But why this way? These days, many users prefer to view web pages from smartphones as it's convenient. Based on this factor alone, it's already worth thinking about mobile-first development. Another reason is that you’ll get a good layout of elements, correctly working links, and prevent making a rough mobile version of the site.
In this post, we'll consider each type of design, how they differ and give you some tips to succeed when you decide to create a website design.
The difference between adaptive, responsive, and mobile-first design
Let's take a closer look at each type of a website design.
This design consists of several layouts with different placement of elements adapted to various screen sizes:
- For smartphones – 4'-6'
- For tablets – 7'-11'
- For desktops – 12' and more
So, when you open a website, the browser engine determines the resolution, screen size, and aspect ratio. In other words, the content changes dynamically here. These factors help you choose the right layout and select it for a specific device.
Check out the illustration above.
Responsive design has another distinguishing feature – the ability of a website layout to widen or shrink depending on the width of the user display. And the page will rearrange all its elements even if the window changes by one pixel.
If you choose this approach, you'll save money and time on the mobile version design. Regardless, you should always make sure that all the elements will look well on various devices.
The mobile-first strategy works this way: the design is first created for mobile devices and adapted for desktops after that. That is, the designers follow the principle of crossing from small screens to large ones here.
Why so? The main goal of this method is to place text, functions, buttons, and other important content in a limited space. Moreover, all these elements must be clearly visible and easily accessible.
Also, with this method, mobile pages will look better than in the case of responsive-first or adaptive-first design creation.
Why is mobile-first design so crucial for business?
A mobile-first development strategy it's a good choice not only for businesses striving to increase their revenue but also for those who decide to launch a new project. Why?
The average conversion rate on mobile devices increased by 64% compared to desktops. Moreover, websites' mobile versions are very carefully evaluated by Google for correct ranking.
By choosing this strategy, you also allow your customers to be able to access content swiftly. Take into consideration – the fewer elements the page has, the less loading time it requires. And the conversion rate decreases by 7% with every second of delay.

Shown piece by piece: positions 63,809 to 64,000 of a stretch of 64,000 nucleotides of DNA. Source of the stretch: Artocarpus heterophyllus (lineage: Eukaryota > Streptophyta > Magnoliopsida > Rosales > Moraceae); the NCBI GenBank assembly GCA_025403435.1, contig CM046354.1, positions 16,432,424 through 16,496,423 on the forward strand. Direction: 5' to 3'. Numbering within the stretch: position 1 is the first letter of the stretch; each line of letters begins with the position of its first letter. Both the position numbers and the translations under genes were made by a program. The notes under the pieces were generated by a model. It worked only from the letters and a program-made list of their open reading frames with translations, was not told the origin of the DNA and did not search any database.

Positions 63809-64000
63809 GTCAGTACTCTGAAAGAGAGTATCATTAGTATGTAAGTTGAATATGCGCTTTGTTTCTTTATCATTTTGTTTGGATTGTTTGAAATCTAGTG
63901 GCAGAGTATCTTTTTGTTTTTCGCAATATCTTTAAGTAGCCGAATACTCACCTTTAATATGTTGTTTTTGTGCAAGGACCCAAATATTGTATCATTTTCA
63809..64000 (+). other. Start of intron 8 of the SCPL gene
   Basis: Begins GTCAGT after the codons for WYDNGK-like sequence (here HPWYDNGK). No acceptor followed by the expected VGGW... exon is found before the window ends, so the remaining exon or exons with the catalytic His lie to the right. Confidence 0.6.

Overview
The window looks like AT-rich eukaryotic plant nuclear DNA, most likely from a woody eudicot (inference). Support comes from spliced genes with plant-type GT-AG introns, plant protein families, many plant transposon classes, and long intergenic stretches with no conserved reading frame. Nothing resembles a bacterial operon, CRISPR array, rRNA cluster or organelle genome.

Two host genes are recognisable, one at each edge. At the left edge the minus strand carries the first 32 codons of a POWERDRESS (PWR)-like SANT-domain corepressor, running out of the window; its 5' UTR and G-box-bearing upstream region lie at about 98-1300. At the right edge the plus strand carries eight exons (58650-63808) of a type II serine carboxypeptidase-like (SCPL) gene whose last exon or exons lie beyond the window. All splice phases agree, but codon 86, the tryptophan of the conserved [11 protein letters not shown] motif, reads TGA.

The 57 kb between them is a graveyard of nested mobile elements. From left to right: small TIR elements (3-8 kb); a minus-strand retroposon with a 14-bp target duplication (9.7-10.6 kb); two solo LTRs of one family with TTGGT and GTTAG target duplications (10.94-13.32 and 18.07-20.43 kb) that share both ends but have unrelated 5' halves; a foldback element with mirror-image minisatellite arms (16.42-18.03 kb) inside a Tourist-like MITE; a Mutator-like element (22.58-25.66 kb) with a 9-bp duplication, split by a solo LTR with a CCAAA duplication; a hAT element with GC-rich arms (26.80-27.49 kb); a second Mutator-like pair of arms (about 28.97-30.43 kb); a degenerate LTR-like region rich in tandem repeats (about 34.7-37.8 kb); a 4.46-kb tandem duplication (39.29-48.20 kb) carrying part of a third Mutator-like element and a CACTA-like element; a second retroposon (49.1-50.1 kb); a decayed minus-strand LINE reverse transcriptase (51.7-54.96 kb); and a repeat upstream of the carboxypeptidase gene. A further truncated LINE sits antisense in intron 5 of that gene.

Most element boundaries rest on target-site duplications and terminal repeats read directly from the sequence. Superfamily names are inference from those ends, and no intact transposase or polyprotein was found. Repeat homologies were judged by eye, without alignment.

Work on website content
When developing, keep in mind that users should get only needed content. To succeed here, look at it through the users' eyes for whom you are building your website.
If there is a strong space restriction your UI/UX team has, they delete all the needless elements and leave the most essential. This way, you can keep users' attention on the main thing.
Desktop and mobile users have different needs. Therefore, you can delete all unnecessary elements from the mobile version of the site and leave them on the desktop. Often, desktop users' needs are detailed information and additional functionality that isn't needed for the mobile version.
So, website design's primary goal is to place all website elements in the appropriate places.
Hints to mobile-first design creation
Here are the following tips to help you cope with a mobile design easier, considering the importance of the content:
- Draw up the list of all the content you want to see on your website.
- Prioritize elements of the content and place them in the most seeable place on your website.
- Work on your design consistently. Let your team create designs and wireframing – first for small screens, then for large ones. This way, the team can embrace screens of different sizes, from mobile to desktop version.
- Enlarge all navigation and interactive elements. It is necessary so that the user's interaction with them on the screen will be more convenient. After all, the area of fingers touching is larger than a pixel mouse. So, you can follow Apple recommendations: make the touch area of 44 pixels. Besides, don't forget to provide the hyperlinks and all interactive elements with enough area and make its size bigger if necessary.
- Imagine that you have not a website but an app. So it’ll be easier for you to understand how to create widgets, AJAX requests, plain navigation, and other elements, because users are accustomed to certain patterns of interaction with the app.
- When creating graphics, keep all the elements simple and small. If you make a huge graphic, it won't display well on a small screen.
- Make a safe content area. No elements should cling to the edges of the screen. To avoid this, you can make a space of 16 pixels. Again, it's an Apple recommendation.
- Typography. Make the font size of the main text at least 16 pt. The line spacing should be sufficient for easy reading.
Summarizing the aforesaid, it's necessary to point out that a well-designed UX should always be at the product's core. The mobile-first development strategy is considered one of the most difficult but prospective approaches. And it doesn't matter whether it's a commercial organization or other products that depend on the modern fast life pace – the mobile-first approach suits all of it.
So, deciding to use such a method, you can consider our tips, and a good result will not keep you waiting long.
Vitaly Kuprenko is a writer for Cleveroad. It’s a web and mobile app development company with headquarters in Ukraine. He enjoys writing about technology and digital marketing.